Genome-Wide Analysis of Exertional Rhabdomyolysis in Sickle Cell Trait Positive African Americans

Mingqiang Ren*, Nyamkhishig Sambuughin, Ognoon Mungunshukh, Daniel Baxter Edgeworth, Daniel Hupalo, Xijun Zhang, Matthew D. Wilkerson, Clifton L. Dalgard, Francis G. O’Connor, Patricia A. Deuster

*Corresponding author for this work

Research output: Contribution to journalArticlepeer-review


Sickle cell trait (SCT), although generally a benign carrier state of hemoglobin S (HbAS), is a risk factor for exertional rhabdomyolysis (ERM), a rare but potentially fatal consequence of highly intense physical exercise, particularly among active-duty military personnel and high-performance athletes. The association between SCT and ERM is poorly understood. The objective of this study was to elucidate the genetic basis of ERM in an SCT-positive African American cohort. SCT-positive African Americans with a personal history of ERM (cases, n = 30) and without history of ERM (controls, n = 53) were enrolled in this study. Whole-genome sequencing was performed on DNA samples isolated from peripheral white blood cells. Participants’ demographic, behavioral, and medical history information was obtained. An additional 131 controls were extracted from SCT-positive subjects of African descent from the 1000 Genomes Project. SCT carriers with ERM were characterized by myotoxicity features, significant muscle involvement dominated by muscle weakness, and severe pain and substantial increase in serum creatine kinase, with a mean value of 50,480 U/L. A distinctive feature of the SCT individuals with ERM was exertional collapse, which was reported in 53.3% of the cases in the study cohort. An important factor for the development of ERM was the duration and frequency of strenuous physical activity in the cases compared to the controls. Whole-genome sequencing identified 79,696 protein-coding variants. Genome-wide association analysis revealed that the p.C477R, rs115958260 variant in the SLC44A3 gene was significantly associated with ERM event in SCT-positive African Americans. The study results suggest that a combination of vigorous exercise and a genetic predisposing factor is involved in ERM.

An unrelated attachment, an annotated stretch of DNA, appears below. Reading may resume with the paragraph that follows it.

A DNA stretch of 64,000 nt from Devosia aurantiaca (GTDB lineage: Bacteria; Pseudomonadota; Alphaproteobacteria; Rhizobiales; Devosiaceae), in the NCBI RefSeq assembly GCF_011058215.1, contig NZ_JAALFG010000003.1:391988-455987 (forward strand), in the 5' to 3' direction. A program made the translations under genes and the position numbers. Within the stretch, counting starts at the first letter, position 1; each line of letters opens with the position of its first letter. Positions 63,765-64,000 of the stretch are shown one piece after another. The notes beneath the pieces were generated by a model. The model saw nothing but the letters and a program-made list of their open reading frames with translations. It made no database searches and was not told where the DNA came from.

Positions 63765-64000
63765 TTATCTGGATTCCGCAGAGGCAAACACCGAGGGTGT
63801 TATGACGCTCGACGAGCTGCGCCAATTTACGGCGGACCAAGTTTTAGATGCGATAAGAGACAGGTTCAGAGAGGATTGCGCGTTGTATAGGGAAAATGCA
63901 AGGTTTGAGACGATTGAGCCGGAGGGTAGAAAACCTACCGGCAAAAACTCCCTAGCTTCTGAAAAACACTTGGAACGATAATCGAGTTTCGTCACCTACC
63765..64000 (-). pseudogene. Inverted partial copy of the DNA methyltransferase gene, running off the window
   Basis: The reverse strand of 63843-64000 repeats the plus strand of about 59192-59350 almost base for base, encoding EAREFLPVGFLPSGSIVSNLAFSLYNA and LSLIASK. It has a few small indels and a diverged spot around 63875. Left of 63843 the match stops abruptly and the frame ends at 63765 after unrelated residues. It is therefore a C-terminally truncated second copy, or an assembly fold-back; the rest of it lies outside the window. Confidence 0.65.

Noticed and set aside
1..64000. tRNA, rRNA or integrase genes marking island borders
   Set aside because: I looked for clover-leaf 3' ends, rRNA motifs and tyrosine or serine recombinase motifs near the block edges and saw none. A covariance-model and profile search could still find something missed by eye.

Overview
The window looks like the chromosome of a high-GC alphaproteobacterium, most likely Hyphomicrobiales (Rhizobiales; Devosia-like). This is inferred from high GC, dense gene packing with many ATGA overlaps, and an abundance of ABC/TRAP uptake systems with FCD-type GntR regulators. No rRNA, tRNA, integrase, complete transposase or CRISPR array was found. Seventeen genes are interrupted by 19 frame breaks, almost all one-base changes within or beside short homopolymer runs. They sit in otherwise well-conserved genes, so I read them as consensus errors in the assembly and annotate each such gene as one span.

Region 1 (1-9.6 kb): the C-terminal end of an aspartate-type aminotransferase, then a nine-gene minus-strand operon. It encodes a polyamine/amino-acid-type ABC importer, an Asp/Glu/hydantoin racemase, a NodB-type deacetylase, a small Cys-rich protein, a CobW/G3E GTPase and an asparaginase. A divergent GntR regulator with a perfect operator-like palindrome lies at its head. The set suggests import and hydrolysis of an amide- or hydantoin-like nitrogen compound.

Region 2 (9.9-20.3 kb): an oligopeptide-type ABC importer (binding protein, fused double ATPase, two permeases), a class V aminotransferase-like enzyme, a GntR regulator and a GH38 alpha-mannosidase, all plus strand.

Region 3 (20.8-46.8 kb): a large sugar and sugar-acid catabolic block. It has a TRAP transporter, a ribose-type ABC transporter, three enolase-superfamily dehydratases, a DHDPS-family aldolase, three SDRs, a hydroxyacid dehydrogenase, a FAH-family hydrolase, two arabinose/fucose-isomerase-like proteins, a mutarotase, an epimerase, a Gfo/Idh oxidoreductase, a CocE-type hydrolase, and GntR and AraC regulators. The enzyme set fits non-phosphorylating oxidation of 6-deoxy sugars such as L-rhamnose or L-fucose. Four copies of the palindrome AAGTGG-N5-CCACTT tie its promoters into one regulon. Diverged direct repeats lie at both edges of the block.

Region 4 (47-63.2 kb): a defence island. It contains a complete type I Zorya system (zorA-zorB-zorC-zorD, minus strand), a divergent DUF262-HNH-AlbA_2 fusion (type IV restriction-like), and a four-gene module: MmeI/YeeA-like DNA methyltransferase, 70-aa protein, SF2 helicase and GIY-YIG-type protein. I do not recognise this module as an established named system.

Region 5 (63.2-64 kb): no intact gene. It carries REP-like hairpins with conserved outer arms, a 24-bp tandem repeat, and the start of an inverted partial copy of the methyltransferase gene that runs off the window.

Original languageEnglish
Article number408
Issue number4
StatePublished - Apr 2024
Externally publishedYes


  • SCL44A3 gene
  • exertional rhabdomyolysis
  • genome-wide association study
  • sickle cell trait
  • whole-genome sequencing


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